by Rob Humbracht
The subjunctive is one of those semi-obscure grammar rules that your students will not have heard of but that you need to know. Students will think the subjunctive sounds weird since it involves using the infinitive form of the verb, even with singular subjects. Weaker writers should avoid the subjunctive altogether, as stringing together correct subject-verb agreements is all that they can hope for. But with a stronger writer, you should insist that she use the proper form of the subjunctive.
By the end of this lesson, you should be able to identify when to use the subjunctive and the appropriate form of the verb in each sentence.
examples adapted from wikipedia
Use #1 - Counterfactuals
The subjunctive is primarily used to express a statement that a speaker does not believe is true or that is contrary to fact. For example:
- If I were a badger, I would choose that color.
- He would let us know if he were planning to arrive late.Suppose that I were there now.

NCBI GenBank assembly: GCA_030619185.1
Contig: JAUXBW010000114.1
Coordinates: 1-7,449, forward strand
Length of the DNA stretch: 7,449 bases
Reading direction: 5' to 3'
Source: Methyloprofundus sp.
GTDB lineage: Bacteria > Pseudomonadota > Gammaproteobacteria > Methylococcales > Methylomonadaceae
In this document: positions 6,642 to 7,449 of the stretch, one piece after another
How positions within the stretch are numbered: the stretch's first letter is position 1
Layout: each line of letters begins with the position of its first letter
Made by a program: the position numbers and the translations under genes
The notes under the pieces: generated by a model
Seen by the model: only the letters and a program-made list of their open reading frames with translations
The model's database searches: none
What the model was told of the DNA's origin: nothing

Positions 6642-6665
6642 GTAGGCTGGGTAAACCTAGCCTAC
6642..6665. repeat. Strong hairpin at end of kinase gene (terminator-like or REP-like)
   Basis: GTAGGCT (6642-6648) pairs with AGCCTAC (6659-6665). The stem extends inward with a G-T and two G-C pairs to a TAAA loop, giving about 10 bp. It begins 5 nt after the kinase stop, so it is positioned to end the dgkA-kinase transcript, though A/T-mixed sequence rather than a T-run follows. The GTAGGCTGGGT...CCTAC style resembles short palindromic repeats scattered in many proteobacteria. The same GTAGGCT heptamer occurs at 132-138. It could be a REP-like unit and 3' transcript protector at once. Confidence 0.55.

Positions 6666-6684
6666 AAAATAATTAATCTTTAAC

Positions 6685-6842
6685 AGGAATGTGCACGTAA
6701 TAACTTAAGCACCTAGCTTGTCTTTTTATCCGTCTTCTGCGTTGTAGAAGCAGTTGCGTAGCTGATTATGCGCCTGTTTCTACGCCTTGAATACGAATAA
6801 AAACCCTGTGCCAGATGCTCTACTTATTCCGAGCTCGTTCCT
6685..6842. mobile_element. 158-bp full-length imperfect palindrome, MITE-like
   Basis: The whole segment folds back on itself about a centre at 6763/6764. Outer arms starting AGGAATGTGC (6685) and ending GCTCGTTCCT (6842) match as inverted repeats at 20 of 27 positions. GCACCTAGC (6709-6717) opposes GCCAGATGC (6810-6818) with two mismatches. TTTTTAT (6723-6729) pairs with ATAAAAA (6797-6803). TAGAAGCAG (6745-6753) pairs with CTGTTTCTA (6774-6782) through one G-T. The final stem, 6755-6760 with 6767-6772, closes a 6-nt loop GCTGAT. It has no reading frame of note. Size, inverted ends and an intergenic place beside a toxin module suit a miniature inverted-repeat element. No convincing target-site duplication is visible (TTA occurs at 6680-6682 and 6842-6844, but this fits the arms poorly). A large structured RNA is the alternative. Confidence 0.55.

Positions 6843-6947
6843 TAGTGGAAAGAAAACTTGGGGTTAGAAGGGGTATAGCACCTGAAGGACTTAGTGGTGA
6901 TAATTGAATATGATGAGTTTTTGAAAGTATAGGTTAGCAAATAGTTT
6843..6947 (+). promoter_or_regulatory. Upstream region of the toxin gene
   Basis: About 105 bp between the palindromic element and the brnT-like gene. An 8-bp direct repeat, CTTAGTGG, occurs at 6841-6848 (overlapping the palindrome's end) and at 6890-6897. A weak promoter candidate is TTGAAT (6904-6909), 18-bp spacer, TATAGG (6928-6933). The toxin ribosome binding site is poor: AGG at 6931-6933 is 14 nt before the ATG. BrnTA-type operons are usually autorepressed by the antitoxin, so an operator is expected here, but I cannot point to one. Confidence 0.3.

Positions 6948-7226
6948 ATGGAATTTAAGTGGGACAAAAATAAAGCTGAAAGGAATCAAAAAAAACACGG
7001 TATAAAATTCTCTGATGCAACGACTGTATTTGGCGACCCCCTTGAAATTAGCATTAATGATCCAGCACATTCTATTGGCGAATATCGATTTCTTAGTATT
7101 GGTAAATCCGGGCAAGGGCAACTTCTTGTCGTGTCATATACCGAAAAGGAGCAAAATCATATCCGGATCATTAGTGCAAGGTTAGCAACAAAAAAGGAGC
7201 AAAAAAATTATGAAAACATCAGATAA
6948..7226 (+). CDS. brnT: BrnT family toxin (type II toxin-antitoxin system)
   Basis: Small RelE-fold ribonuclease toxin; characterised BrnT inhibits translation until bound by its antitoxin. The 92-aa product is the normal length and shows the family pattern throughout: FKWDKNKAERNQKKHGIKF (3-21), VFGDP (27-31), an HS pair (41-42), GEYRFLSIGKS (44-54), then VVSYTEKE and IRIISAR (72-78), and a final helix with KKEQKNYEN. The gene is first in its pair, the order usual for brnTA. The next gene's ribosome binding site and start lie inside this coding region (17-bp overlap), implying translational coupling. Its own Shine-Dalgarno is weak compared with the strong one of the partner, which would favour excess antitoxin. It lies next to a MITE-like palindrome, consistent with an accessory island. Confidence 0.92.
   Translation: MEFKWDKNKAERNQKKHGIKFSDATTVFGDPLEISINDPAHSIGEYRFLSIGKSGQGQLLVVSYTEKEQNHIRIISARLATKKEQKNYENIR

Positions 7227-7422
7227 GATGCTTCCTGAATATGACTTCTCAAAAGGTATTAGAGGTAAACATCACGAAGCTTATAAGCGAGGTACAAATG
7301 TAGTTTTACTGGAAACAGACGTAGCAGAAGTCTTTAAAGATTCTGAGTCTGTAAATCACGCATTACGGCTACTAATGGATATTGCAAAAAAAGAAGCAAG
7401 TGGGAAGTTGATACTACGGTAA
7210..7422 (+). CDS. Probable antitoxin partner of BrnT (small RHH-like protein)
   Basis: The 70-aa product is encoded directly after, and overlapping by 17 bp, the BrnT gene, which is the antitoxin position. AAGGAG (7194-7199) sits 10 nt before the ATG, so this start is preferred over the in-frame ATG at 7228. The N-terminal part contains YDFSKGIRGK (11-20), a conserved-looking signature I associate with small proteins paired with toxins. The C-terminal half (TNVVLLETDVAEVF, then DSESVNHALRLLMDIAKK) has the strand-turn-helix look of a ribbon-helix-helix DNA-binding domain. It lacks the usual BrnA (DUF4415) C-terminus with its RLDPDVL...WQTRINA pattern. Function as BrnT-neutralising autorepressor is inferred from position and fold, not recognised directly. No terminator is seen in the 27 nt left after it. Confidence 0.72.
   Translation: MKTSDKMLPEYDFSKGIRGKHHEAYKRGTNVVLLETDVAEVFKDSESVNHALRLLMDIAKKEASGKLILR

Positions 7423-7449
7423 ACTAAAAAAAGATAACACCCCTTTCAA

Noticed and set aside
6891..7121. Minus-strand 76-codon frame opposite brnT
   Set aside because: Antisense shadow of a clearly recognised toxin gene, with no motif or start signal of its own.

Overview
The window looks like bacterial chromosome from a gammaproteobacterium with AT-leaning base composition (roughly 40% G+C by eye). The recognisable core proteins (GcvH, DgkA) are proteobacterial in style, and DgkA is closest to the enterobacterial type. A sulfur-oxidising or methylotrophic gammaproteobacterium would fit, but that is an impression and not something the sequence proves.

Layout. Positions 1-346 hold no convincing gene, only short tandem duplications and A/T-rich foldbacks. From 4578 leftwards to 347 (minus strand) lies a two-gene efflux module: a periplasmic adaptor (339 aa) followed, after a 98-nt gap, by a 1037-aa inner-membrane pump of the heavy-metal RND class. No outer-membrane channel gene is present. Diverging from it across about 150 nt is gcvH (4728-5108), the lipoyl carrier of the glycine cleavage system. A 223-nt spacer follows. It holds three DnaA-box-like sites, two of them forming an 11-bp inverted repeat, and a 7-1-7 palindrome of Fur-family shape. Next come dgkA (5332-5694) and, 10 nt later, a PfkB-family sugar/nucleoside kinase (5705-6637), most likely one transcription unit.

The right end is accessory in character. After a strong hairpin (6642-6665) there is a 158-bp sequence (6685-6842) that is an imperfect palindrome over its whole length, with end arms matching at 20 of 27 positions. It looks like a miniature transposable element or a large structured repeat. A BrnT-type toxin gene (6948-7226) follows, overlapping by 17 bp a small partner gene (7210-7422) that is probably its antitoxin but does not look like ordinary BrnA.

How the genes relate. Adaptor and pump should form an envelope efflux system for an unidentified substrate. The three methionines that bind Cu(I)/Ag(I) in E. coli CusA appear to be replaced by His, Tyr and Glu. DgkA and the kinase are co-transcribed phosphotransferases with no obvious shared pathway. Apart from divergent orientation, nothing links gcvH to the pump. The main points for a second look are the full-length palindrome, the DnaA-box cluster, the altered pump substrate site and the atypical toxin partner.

- She looks as though she were going to kill him.
- I wish [that] he were here now.
- If only the door were unlocked.
- I would rather [that] she were released.
Examples where the "if" is omitted:
- Were you here,... (equivalent to If you were here,...)
- Were he to shoot,... (equivalent to If he were to shoot, i.e. If he shot)
- Had he written,... (equivalent to If he had written)
- Were he to have lied,... (equivalent to If he were to have lied)
- Should you feel hungry,... (equivalent to If you (should) feel hungry)
Use #2 - "That Clauses"
The second use of the subjunctive occurs in "that clauses" expressing a circumstance which is desired, demanded, recommended, necessary, or similar. Such a clause may be dependent on words such as:
I insist (that) he leave now.
We asked that it be done yesterday.
It might be desirable that you not publish the story.
I support the recommendation that they not be punished.
I braked in order that the car stay on the road.
That he appear in court is a necessary condition for his being granted bail.
Note that after some words, both indicative and subjunctive are possible, with difference in meaning:
I insist that he is here (indicative, a forceful assertion of the fact that he is here)
I insist that he be here (subjunctive, a demand that the condition of his being here be fulfilled)